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The Volcanic is blowing up! 

The former community theater has emerged as a solid music venue

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The last time Hopeless Jack & the Handsome Devil played in Bend, they helped close down the Horned Hand, a gritty and fun-spirited venue along the city's railroad tracks that, in its brief, but bustling two year history, earned a reputation as a musician's venue, especially since they provided solid audiences and gave 100 percent cuts from tickets to the bands.

When The Horned Hand closed its doors earlier this year, and the owners shifted their attention to opening up a meadery, there was concern that Bend would lose some of its magnetism for pulling in traveling, up-and-coming bands—not the least bit of grumbling done by our own editorial staff.

But over the past few months, that concern has largely been put to rest as the Volcanic Theatre has filled its calendar with quality local and regional bands, the sort of emerging music that doesn't yet have built-in audiences that can fill spaces like Les Schwab or the Tower. These are bands for decidedly mid-size audiences, which at few dozen patrons still serve the critical role of providing support for new and emerging bands—like, on Saturday, Slaughter Daughters, a trio that sound like a wicked coven of flamenco guitarists, and, on Monday, Hopeless Jack and the Handsome Devil.

Originally designated by Los Angeles-transplant Derek Sitter for experimental and quality community theater, the venue is a unique and comfortable space. Unlike other venues that offer music in town—say, like McMenamins, which pulls bands of the same caliber and popularity, but feels more tavern than theater—Volcanic is carved out of an operational warehouse, which lends the venue an enviable open, boxy space and high ceilings. Even the acoustic panels are cleverly disguised to fit into the industrial ambiance.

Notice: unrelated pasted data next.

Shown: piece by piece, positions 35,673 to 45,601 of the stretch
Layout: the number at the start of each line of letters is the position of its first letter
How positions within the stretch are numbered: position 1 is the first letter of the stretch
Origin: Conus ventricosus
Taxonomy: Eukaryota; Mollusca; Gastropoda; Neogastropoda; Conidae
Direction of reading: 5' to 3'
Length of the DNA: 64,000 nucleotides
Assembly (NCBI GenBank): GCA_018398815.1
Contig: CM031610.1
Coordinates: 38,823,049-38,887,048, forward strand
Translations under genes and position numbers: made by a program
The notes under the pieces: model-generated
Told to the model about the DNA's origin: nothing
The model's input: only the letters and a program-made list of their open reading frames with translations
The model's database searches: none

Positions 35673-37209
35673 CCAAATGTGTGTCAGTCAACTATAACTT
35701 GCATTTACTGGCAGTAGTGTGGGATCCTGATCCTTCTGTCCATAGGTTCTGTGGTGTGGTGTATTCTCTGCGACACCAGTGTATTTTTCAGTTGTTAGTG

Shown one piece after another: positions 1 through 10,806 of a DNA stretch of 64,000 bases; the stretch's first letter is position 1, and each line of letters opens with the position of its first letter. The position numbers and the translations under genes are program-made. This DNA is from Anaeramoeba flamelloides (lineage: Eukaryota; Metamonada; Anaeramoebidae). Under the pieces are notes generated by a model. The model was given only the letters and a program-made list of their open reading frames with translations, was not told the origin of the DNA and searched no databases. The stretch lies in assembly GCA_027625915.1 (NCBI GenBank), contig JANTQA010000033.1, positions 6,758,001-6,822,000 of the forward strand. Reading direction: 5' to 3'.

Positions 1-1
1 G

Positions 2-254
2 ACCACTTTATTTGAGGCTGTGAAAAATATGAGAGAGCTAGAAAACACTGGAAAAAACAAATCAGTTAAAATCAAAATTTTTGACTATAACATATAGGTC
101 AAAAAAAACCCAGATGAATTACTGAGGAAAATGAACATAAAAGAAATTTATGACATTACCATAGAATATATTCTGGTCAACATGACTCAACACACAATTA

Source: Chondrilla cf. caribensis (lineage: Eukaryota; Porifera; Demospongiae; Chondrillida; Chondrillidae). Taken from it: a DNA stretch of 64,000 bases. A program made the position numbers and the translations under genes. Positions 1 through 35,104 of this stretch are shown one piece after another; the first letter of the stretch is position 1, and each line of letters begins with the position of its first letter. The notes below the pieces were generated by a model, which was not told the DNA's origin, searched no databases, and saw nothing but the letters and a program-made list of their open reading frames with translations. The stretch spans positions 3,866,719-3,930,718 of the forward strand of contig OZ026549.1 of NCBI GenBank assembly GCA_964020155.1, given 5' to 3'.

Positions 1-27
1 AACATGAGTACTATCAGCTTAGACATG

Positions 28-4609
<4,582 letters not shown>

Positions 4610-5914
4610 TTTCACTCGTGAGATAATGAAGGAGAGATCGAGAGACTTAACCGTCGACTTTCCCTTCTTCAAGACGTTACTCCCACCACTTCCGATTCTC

Without peanut shells on the floor and stuffed animal heads on the wall, the venue is decidedly less CBGB than The Horned Hand; filled with overstuffed sofas, Volcanic has a welcoming feel as a relaxed, urbane lounge. The sound equipment is good, and the sound guy from The Horned Hand has migrated to Volcanic, bringing the same attention to the details.

The appeal of Volcanic also has been intensified by the departure of Silver Moon's longtime booker, Jasmine Hels; the downtown brewery traditionally had hosted shows most weekends, but more recently has scaled back that schedule.

Local bands such as Don Quixote, Silvero and Rural Demons, who used to frequent the Horned Hand and have followed the geographic shift in the city's music scene, and are now setting up shop at Volcanic. The venue has been hosting several shows a week for the last month or so, typically with no cover (or a small $5 entry).

On Saturday, Slaughter Daughters play a show before setting out on a tour from Idaho to Florida. And, on Monday, Hopeless Jack & the Handsome Devil will play one of their fast-moving sets. It is truly amazing that just two musicians can make this much noise, with Jack Biesel's voice bellowing like a rolling thundercloud over a raucous landscape of crashing drums and sharp, driving guitar chords. Truly, it sounds something like a heavy metal Benny Goodman orchestra in hyper-overdrive. It will be hard to stay seated in the Volcanic's sofas for either of these shows.

Hopeless Jack & the Handsome Devil

9 pm. Monday, Oct. 21

Volcanic Theatre Pub

70 SW Century Dr.

$5.

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